After lunch, I led the group over to the small petting zoo. Goats and sheep grazed in a fenced-in pasture. The kids all screamed with delight and prodded the adults to give them change so they could feed the ani­mals. I rounded up my charges and set them free inside the fenced area, keeping a sharp eye out to be sure none of them wandered away or got hurt by the animals.

Young beautiful girl stands near wooden fence in city zoo

I leaned against the fence and sighed when a presence jolted the fence beside me.

Neil stood practically arm to arm with me. “Having a good time, Teach?”

I grinned. “Well, it’s a nice change from the classroom. But I can tell you I’ll be good and tired when I finally get home.”

He laughed. It was a hearty, mas­culine sound. I liked it. “Where to after this?”

“The gift shop, of course. I’ve a hunkering for fresh apple and pump­kin pie. My mother requested an apple too, so I’ll be buying three, I guess.”

“What kind does your husband like?” He glanced down at my empty ring finger.

“I don’t have one yet.”

“Boyfriend then.. .”

“Nope.” I shook my head.

“Just what I wanted to hear.”

Before I could reply, one of the workers called Neil away. I figured we’d catch up before we headed home. A thrill ran through me when I realized he was interested in me. I’d be sure to catch him before our trip was over.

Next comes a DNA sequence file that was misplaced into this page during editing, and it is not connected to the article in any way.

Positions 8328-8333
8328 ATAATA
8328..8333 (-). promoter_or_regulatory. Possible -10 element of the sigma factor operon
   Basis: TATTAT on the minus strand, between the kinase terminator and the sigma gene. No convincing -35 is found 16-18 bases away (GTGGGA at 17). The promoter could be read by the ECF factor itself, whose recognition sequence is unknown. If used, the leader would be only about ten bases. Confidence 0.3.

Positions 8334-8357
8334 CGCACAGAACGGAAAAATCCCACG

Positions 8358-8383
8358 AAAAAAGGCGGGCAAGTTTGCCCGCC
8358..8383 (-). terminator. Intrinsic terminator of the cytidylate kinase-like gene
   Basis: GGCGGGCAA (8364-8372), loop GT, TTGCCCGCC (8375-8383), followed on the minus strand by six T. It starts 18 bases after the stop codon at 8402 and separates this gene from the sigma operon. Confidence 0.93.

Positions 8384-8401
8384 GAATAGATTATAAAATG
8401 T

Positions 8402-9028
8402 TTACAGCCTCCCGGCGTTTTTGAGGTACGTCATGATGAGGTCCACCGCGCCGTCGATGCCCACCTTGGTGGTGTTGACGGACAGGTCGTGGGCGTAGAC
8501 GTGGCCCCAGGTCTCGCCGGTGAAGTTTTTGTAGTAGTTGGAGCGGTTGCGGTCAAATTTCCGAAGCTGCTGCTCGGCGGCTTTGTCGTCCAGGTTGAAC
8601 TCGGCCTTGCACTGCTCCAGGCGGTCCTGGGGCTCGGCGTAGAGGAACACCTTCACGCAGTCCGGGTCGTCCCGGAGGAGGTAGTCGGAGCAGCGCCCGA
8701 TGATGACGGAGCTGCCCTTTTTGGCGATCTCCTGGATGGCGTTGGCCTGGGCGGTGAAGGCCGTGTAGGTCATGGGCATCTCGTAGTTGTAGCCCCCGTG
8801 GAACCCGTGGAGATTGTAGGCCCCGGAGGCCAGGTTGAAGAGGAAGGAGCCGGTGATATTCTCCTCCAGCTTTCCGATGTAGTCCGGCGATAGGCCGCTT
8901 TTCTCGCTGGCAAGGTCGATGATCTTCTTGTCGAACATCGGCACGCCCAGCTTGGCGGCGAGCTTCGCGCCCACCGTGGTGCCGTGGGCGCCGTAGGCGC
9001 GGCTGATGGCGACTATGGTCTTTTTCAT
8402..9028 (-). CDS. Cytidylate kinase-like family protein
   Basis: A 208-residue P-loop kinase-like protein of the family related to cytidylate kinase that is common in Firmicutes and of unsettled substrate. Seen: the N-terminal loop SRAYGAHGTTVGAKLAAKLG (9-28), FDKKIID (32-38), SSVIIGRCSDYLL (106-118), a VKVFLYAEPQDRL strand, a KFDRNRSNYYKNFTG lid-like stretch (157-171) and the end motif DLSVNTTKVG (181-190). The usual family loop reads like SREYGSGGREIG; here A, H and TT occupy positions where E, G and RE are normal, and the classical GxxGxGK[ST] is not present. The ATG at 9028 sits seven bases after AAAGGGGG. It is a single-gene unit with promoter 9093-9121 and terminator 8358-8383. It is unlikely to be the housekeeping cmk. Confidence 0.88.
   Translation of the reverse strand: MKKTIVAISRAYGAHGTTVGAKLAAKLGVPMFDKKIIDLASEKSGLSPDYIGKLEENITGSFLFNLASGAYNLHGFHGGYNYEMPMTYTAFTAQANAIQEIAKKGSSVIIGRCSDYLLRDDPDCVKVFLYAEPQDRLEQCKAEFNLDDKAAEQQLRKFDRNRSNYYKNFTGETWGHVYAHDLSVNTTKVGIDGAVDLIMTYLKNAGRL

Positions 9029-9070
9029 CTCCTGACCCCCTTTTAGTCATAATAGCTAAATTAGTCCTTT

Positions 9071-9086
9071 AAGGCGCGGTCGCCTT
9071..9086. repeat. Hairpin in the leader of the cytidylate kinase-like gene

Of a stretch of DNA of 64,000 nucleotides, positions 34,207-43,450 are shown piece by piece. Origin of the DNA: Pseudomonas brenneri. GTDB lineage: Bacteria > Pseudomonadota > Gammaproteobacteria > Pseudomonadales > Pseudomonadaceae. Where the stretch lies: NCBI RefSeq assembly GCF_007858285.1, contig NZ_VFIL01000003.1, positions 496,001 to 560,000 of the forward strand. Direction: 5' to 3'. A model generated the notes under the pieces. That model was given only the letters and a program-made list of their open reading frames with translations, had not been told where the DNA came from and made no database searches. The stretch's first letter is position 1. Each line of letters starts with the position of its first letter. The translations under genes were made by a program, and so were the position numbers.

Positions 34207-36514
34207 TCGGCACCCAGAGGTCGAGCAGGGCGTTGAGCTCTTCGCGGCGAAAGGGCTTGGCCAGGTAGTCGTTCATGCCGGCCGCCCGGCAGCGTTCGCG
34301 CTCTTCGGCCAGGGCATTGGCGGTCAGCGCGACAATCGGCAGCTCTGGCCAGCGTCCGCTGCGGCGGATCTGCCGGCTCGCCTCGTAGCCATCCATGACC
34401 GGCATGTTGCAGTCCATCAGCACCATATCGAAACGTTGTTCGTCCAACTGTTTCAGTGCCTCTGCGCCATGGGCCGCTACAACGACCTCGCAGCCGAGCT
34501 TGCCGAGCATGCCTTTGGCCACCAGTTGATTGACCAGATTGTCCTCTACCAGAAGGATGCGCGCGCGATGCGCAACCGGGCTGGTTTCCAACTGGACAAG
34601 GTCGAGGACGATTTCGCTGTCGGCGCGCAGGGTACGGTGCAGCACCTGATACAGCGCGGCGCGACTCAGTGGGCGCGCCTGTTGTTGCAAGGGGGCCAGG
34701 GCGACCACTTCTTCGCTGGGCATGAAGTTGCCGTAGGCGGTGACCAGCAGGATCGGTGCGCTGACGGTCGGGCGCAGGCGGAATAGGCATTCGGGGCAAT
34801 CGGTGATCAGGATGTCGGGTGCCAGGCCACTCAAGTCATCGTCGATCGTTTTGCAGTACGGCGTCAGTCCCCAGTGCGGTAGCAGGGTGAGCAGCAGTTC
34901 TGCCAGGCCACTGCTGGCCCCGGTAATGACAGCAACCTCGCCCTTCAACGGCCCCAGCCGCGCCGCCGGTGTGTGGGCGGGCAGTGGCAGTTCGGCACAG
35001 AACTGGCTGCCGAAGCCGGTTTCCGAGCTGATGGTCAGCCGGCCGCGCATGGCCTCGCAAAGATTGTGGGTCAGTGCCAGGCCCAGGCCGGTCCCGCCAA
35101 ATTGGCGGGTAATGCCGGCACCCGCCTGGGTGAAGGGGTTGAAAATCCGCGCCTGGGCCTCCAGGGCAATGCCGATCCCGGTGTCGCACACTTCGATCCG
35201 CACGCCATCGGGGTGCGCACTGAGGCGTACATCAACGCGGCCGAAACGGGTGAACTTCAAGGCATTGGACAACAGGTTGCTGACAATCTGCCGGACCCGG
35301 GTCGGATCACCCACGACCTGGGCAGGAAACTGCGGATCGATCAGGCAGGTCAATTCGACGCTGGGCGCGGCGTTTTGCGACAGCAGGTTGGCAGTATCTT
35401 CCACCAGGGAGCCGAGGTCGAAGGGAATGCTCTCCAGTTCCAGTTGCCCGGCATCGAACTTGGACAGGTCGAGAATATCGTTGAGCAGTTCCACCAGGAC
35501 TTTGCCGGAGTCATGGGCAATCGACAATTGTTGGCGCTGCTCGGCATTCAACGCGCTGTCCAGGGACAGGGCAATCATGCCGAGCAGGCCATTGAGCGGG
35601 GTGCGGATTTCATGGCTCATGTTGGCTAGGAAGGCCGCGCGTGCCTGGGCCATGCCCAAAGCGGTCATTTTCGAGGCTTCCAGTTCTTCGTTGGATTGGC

But as fate would have it, the buses were loaded and there was no sign of Neil. I was heartbroken, but shrugged it off. It probably wouldn’t have worked out anyway. But I had sure been ready to give it a try. In my line of work, the only men I met on a regular basis were the fathers of my students. Although some were divorced, they didn’t hold much appeal for me.

Neil had seemed like a really nice guy who was great with kids. Just the type of guy I’d want to meet.

Julie sauntered up, a pie in each hand. “Guess it’s back on the road.” She glanced around. “Where’s Mr. Hot?”

I smiled. “I suppose you mean Neil? I don’t know where he is. It’s a big place, and he’s likely back to work at whatever it is he does.”

“Did you give him your phone number, at least?”

“Didn’t have a chance to.” I shrugged. “He’s likely married, anyway.”

Julie scowled. “Yeah, the good ones always are. Tough break.”

We boarded the bus, did a final head count, and I sank back into the seat for the ride back to school.

Hours later, I sank into a fragrant tub of bubbles. Field trips always exhausted me, but I tried to schedule as many as I could throughout the school year. It was a great treat, as well as a unique learning experience for the kids.

As I soaked my tired muscles, an image of Neil drifted over me. Maybe I should have gone looking for him before we left, but there hadn’t been time. Besides, the last thing I wanted to do was come off as needy.